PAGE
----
Lifting growth and creating jobs on the G20 agenda

OPINION: As Australia prepares to welcome leaders of the world’s major economies to the G20 Summit, Australian High Commissioner to PNG Deborah Stokes says Papua New Guinea’s economic growth prospects and continued ability to attract investment are closely linked to the state of the global economy.

IN A few weeks, Australia will welcome leaders of the world's major economies to Brisbane for the G20 Summit. The centrepiece of Australia's agenda as G20 president has been a push to boost collective G20 economic growth by more than 2% above ‘business as usual' by 2018, which, if achieved, would deliver $2 trillion to global GDP and generate millions of additional jobs.

Genuine measures have been put forward by all G20 economies. With over 900 measures on the table, the IMF and OECD estimate that we are now about 90% of the way to meeting our collective ambition. A key theme running through these measures is unleashing the private sector to do what it does best - strengthening growth and generating jobs.

This will improve everyone's quality of life and is the best source of generating real, sustainable wealth for the world.

As a crucial part of lifting growth, G20 finance ministers and central bank governors have agreed on a Global Infrastructure Initiative to help drive quality infrastructure investment right across the G20 and beyond. This will accelerate growth, create jobs and lead to productivity gains.

This Initiative includes collective measures which will facilitate greater knowledge sharing, help to address key data gaps, implement voluntary G20 leading practices on promoting and prioritising quality investment, and create a consolidated database of infrastructure projects to help match potential investors with projects.

It also includes country specific measures included in individual national growth strategies to improve the general climate for investment and encourage private-sector participation.

A mechanism to implement specific elements of the Global Infrastructure Initiative will be announced at the leader's summit in Brisbane. Countries such as PNG could benefit when this mechanism is established.

Labour and employment ministers have recommended that G20 leaders adopt the goal of reducing the gap in participation rates between men and women in G20 countries by 25% by 2025.

This would bring more than 100 million new entrants into the labour force, significantly increasing global growth.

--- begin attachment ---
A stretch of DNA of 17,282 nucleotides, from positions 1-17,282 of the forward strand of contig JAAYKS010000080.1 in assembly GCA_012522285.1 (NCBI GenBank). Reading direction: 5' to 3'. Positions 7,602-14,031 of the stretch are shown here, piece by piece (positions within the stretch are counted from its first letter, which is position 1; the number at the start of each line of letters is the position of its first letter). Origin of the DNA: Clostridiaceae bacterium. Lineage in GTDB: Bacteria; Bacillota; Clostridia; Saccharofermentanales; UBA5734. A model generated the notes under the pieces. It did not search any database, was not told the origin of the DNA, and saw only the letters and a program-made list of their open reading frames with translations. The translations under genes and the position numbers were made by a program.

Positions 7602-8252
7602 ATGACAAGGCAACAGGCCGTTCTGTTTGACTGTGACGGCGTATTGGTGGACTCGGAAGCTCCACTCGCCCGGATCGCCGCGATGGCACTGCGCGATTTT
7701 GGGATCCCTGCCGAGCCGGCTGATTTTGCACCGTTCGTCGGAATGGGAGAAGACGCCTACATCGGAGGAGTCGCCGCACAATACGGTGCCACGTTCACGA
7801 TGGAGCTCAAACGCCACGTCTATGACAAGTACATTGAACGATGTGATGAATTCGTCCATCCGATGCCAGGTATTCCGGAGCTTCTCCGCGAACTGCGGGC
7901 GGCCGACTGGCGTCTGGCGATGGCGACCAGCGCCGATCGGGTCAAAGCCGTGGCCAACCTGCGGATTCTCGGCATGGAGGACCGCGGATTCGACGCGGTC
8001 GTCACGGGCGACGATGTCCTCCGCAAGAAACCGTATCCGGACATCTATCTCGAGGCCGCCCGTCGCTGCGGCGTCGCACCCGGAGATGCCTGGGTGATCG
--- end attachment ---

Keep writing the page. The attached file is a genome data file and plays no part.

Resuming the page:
G20 members want to build the resilience of the global economy and ensure the circumstances that led to the global financial crisis are not repeated.

Finance ministers and central bank governors have made progress in strengthening financial institutions to foster global stability.

The focus of the financial regulation agenda will now shift towards implementation of reforms and ongoing monitoring to identify new risks.

The G20 is on track to deliver on its two-year work plan to address tax avoidance. This will help ensure the international tax system keeps pace with technology and improving business compliance so

governments receive the revenue needed to provide

services for their people. Companies should pay tax in the country where they earn a profit.

The finance ministers and central bank governors have also agreed a rapid implementation plan for the automatic exchange of information between tax authorities to help to identify and catch tax evaders, with exchange to begin in 2017 or 2018.

This is substantial progress, but we face an increasingly difficult global economic situation that threatens to undermine our gains.

The International Monetary Fund has revised its global forecast for 2014 down again, and World Trade Organisation economists have also lowered their forecasts sharply. They now expect global trade volumes to grow by just 3.1% this year, down from the 4.7% they predicted earlier in the year.

The International Labour Organisation has advised that 2013 global employment is now estimated to be 62 million jobs below what it would have been, had the original trends in output and employment continued.

This challenge has only strengthened our resolve.

The G20 is the right body to steer the global economy back on the path to strong, sustainable and balanced economic growth.

With its membership covering over 85% of the world economy its actions reverberate in every corner of the globe. Achieving the G20's growth target is critical not only for the G20, but also to put the world's economy firmly back on track after the global financial crisis.

This will have direct benefits for PNG as its

economic growth prospects and continued ability to attract investment are closely linked to the state of the global economy.

We are striving to create an environment that is conducive to growth - because stronger economic growth is the key to addressing almost every global problem. This means actively removing impediments to private sector growth, enabling free trade, and lifting participation and employment - particularly of women and young people.

Australia is doing its part. We are repairing the national budget and shifting spending away from short-term consumption and towards growth-enhancing investment, including by recycling assets to invest into more productive infrastructure. We're lowering the costs of doing business, we are further opening our trade borders and we are taking a hard look at more competition reform. Involving the private sector and engaging the help of our citizens will be critical to the G20's success.

At the Brisbane Summit, we are committed to making a real change for the better. We do not seek growth for its own sake, but to help our citizens find new and better jobs, expand business in international markets and to build the infrastructure this century demands.

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